This month itâ€™s exceptionally easy to celebrate by simply grabbing your meal and bringing it outside! Lots of creatures will likely join you during your meal en plein air, so this is a good opportunity to say hello and take note as some sing you songs, some attempt to take a nibble of your foodâ€¦ and others yet who may attempt to take a nibble of you! While youâ€™re enjoying the fresh air, here are six citizen science projects that you can d ...read more
Hitting the trails for the long holiday weekend? Hereâ€™s a citizen science project you can contribute if youâ€™re exploring the Appalachian Mountains, which stretch all the way from Georgia to Maine. Happy trails! Â ~The SciStarter Editorial Team
Hikers in the Appalachian mountains contribute data and help researchers learn how climate change is affecting plants living in high Alpine ranges and promote conservation in the face of these changes. Lea ...read more
The sight of dozens of butterflies congregated in one spot might be beautiful, but if youÂ know what they're actually doing, you might not want to get too close. When butterflies get together like this, it's usually to slurp up some nutritional goodies from an unexpected sourceâ€”like, oh I don't know, animal pee.
This behavior is often called "puddling" or "mudding", though the insects don't just suck on damp earth. To get missing nutrients like sodium which aren't& ...read more
Ever since Rob WerykÂ first spotted â€˜OumuamuaÂ zipping through the solar system in October 2017, the peculiar object has been the target of intense scrutiny for astronomers from around the globe. After confirming the suspected asteroid reached a maximum speed of nearly 200,000 miles per hour during its closest approach to the Sun (and is shaped like a cigar), researchers quickly shifted their focus to determining the composition and origin of this mysteri ...read more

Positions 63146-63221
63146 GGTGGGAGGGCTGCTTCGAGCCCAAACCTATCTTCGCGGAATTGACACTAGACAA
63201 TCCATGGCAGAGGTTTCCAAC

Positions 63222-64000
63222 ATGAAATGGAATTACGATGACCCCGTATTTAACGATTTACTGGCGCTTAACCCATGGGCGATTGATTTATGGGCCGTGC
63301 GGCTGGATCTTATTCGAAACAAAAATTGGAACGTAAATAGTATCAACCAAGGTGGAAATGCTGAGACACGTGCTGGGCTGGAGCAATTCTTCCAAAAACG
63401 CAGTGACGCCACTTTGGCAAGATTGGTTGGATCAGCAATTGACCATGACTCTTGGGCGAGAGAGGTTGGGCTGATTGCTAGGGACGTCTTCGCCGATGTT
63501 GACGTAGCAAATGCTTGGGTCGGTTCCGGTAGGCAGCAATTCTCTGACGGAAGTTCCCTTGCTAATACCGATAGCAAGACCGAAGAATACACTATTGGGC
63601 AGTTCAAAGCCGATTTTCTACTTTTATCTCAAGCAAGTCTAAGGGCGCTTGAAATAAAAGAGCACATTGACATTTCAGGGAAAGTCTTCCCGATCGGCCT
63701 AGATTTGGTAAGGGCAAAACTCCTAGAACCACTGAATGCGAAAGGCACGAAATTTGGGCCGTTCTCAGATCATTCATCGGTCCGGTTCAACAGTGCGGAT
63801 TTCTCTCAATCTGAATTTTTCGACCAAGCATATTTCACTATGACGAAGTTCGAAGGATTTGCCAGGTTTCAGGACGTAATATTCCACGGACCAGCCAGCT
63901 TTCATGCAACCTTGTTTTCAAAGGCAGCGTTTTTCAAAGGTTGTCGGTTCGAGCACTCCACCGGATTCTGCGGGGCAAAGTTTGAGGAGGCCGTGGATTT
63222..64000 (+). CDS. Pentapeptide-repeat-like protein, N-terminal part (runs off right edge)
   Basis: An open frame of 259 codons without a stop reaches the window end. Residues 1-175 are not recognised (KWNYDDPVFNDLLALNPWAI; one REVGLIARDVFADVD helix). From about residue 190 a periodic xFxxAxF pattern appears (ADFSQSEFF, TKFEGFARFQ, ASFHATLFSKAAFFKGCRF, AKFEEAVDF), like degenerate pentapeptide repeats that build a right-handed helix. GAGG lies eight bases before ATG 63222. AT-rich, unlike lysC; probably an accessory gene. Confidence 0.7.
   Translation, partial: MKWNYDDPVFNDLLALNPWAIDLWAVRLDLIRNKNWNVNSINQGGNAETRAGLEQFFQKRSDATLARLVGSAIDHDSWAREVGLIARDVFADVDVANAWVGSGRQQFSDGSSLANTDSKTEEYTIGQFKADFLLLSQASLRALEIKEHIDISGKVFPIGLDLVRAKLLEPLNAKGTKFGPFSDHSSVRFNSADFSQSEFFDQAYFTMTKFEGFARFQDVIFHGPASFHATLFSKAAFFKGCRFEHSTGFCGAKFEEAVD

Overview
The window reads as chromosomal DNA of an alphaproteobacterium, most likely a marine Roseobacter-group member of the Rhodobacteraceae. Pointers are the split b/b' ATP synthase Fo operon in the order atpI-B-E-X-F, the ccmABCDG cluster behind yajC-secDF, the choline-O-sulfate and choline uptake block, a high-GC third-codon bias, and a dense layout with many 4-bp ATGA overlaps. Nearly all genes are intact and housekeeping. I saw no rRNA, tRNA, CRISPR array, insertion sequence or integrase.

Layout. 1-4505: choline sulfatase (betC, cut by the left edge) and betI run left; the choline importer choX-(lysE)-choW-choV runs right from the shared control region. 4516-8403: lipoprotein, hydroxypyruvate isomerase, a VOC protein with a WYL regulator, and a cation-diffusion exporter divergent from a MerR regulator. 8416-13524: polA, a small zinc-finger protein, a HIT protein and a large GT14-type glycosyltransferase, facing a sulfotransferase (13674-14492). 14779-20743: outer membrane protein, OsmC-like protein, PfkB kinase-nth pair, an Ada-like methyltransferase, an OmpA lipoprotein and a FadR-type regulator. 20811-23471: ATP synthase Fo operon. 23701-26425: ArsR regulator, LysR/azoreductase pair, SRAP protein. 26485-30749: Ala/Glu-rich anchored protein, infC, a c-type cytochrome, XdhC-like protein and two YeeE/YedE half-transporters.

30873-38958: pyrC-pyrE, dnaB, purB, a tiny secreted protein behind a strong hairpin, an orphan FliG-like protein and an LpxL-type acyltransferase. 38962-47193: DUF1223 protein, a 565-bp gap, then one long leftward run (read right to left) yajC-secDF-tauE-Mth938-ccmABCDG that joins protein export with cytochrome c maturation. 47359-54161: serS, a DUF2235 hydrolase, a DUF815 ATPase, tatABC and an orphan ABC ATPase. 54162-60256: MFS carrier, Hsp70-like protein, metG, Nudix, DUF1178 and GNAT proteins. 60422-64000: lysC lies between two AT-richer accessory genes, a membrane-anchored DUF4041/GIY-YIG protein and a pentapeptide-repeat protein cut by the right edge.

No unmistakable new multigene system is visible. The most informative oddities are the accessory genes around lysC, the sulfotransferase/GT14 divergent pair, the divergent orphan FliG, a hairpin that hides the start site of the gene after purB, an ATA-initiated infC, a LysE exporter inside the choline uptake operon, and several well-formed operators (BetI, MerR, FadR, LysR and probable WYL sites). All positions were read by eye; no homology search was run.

After 8 years and 679 posts, the time has come for me to wrap up this blog. Most cephalopods don't live more than a year or two, so I've been very lucky.
I started Inkfish when I was working as a magazine editor; I wanted an outlet to share scientific stories that excited me with my friends and family, and maybeâ€”I hopedâ€”some other readers.Â Later I moved from good old Blogspot to the blog network Field of Science, andÂ ...read more
When you think of Mozart, you probably imagine anÂ 18th century gentleman who was always thinking about music. Well, it turns out thatÂ when notÂ composingÂ musical masterpieces, Mozart liked to talk about "shooting off his rear-end gun".Â Â He was such a huge fan of potty humor that some historians, after reading a series of letters that Mozart wrote to his female cousin (the BÃ¤sle letters), have proposed that he&A ...read more
It might look like Wilson the volleyball, but in reality, itâ€™s something far more advanced. (Credit: IBM)
If youâ€™ve been fantasizing about a real-life Hal or R2-D2, then your dreams are about to come true. Or at least, partly.
The German Aerospace Center commissioned aircraft manufacturer Airbus and artificial intelligence designers at IBM to create CIMON (Crew Interactive Mobile Companion), the first AI-based astronaut assistant. CIMON, who is 11 pou ...read more
Plink! (Credit: Lipskiy/Shutterstock)
Utilizing modern high-speed video and audio capture techniques, researchers from the University of Cambridge are confident they have found the culprit behind one of the more aggravating household sounds â€” the dripping tap. Exactly what causes the recognizable â€˜plinkâ€™ of dripping water when it lands into a liquid surface is revealed in a study recently released in Nature.
Right in the Middle of the Pi ...read more
What would it be like to live forever? The thought has likely crossed your mind. But you soon sober up â€” it ainâ€™t going to happen.
Nevertheless, the idea of living longer than your parents and grandparents is not farfetched. Better lifestyles (such as exercising regularly and not smoking) and better medical care have helped increase longevity in developed countries. People who otherwise would have died in their 60s from ...read more
(Credit: Sarah Jelbert)
Thereâ€™s no denying crows are smart. They can remember where food has been hidden, recognize faces and craft tools. And, according to a new paper in Scientific Reports, some crows can even make those tools from memory. This skill may point to these clever corvids having a sort of culture of their own.
Researchers, led by Sarah Jelbert at the University of Cambridge, worked specifically with New Caledonian crows. These birds, native to the ...read more
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